While the reasons behind feminicides are numerous, these violent crimes often emerge from a source of long-standing gender inequities, which have been thoroughly ingrained in Mexican culture for centuries. Following the emergence of NAFTA in 1994, Juárez became a site to amplify these issues. Seemingly overnight, globalization enabled the city to become a trans-border economic hub. As the local economy grew, so too did its migratory population, which the city was not able to manage. In areas of the city with little-to-no basic services, maquiladoras proliferated. By and large, they use low-cost labor, many of them women. And not only do female workers encounter discrimination at work, but they are faced with long commutes through unsafe neighborhoods. On these desolate bus routes is precisely where La Ruta finds its story.
The thesis of the play emerges just past the halfway mark. As mothers Marisela (Charín Alvarez) and Yolanda (Sandra Delgado) are discussing how the man who murdered Marisela’s daughter admitted to the crime and was acquitted, the women have the following exchange:
MARISELA: They let him go.
MARISELA: Is it?
Perhaps this exchange was amplified by Alvarez’ masterful delivery of the final line, but here is the crux of La Ruta: while these happenings may appear to be out of a horror film, they are, in fact, taking place daily in and around Juarez. This unbelievable world in which men can admit to killing women and not face any backlash or repercussions for their actions is indeed reality.
As previously mentioned, Gomez’s use of music drives the story forward and adds emotional weight to the piece. Led by Desmaya (Laura Crotte) playing the guitar and filling the theatre with unmatched vocals, the music soundscape exists in a dreamlike world in which we are removed from reality. Sound designer Mikhail Fiksel both amplifies Crotte’s voice while at the same time removing it from her body. In fact, in one moment, Crotte’s mouth stops moving as her voice continues to carry through the theatre. The result is haunting and parallels how this woman—and others like her—lives in the shadows. Moreover, Gomez textures the play with traditional songs such as “La Bruja,” “Cielito Lindo,” and “Son Del Obrero”—but whereas these songs are typically sung by men, here women (re)appropriate them—and the stories they tell—as their own, effectively reminding audiences that while men may have written these songs and created the living hell in which the play takes place, ultimately women’s voices are the ones at the center and will be the ones to truly enact change.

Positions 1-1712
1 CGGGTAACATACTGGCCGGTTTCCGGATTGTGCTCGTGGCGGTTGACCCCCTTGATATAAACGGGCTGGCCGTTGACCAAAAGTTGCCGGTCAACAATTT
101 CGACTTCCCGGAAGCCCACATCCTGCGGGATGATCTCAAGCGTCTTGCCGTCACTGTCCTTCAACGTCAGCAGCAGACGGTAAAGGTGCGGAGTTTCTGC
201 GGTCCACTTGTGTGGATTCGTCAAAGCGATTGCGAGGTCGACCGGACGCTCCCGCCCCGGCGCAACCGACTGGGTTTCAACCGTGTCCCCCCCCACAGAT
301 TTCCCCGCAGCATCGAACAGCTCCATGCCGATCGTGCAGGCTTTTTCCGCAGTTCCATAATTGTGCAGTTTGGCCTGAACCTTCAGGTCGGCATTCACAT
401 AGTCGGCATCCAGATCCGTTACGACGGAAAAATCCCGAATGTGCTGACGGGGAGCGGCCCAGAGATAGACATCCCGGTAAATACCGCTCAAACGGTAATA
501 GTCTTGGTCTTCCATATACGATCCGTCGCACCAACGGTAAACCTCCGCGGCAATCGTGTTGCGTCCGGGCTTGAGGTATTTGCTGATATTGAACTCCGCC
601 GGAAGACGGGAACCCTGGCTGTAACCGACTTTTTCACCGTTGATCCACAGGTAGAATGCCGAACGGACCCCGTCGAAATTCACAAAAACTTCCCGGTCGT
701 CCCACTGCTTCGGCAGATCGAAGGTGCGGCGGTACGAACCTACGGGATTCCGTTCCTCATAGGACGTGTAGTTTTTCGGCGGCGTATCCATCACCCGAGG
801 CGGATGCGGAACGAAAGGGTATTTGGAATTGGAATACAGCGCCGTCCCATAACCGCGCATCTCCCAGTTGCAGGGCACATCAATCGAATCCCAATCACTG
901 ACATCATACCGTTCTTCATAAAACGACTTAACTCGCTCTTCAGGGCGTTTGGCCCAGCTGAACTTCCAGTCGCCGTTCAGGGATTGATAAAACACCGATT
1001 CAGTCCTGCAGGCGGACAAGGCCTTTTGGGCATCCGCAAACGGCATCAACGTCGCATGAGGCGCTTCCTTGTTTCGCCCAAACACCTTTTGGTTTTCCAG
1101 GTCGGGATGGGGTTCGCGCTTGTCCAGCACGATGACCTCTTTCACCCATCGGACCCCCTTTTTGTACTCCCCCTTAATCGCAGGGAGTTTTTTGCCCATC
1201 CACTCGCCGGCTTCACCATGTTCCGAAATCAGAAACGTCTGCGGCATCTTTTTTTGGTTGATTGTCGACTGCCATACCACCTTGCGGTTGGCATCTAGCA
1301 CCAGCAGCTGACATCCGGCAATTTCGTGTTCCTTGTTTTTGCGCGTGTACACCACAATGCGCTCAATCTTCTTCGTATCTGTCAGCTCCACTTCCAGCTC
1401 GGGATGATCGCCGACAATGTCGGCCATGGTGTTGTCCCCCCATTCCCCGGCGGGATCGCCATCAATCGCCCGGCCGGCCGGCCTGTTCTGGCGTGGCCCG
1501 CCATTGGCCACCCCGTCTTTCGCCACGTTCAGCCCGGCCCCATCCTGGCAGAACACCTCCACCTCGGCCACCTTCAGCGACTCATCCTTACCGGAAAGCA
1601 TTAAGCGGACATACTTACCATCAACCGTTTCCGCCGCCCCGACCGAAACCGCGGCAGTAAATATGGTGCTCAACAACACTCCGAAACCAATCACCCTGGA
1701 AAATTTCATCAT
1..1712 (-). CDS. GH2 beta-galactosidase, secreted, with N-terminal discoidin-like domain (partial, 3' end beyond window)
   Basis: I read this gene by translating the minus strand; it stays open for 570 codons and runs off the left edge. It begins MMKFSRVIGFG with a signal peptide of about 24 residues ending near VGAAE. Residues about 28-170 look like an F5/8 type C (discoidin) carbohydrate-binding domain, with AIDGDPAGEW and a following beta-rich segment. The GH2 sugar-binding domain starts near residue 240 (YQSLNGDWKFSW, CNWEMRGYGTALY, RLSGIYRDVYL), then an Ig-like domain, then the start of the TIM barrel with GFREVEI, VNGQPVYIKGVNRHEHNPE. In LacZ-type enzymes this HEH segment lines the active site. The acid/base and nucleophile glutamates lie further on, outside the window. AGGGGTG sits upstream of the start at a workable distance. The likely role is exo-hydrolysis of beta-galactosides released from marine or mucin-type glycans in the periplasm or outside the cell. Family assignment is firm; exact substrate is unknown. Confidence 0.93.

Not only do female workers encounter discrimination at work, but they are faced with long commutes through unsafe neighborhoods. On these desolate bus routes is precisely where La Ruta finds its story.
The machista culture that Gomez’s critiques in his playwright’s note is fully disrupted in these moments. As the play progresses and more women join las desaparecidas, the songs are filled with a plurality of voices in addition to Crotte. This ghostly multitude follows characters through the desert as they pay homage to the fallen at the pink crosses representing Campo Algodonero, smartly designed by Regina García. While they have disappeared, these women are ever-present. This is further evidenced, again by García, through a faded desert landscape complete with missing person flyers with women’s faces pasted onto sandy concrete walls. At strategic moments, Rasean Davonte Johnson’s projections add weight to the production. The joy that projections of Fourth of July fireworks in El Paso bring to the young women turns tragic as projections of the disappeareds’ faces fill the stage once it is revealed that both Brenda and Ivonne have been murdered.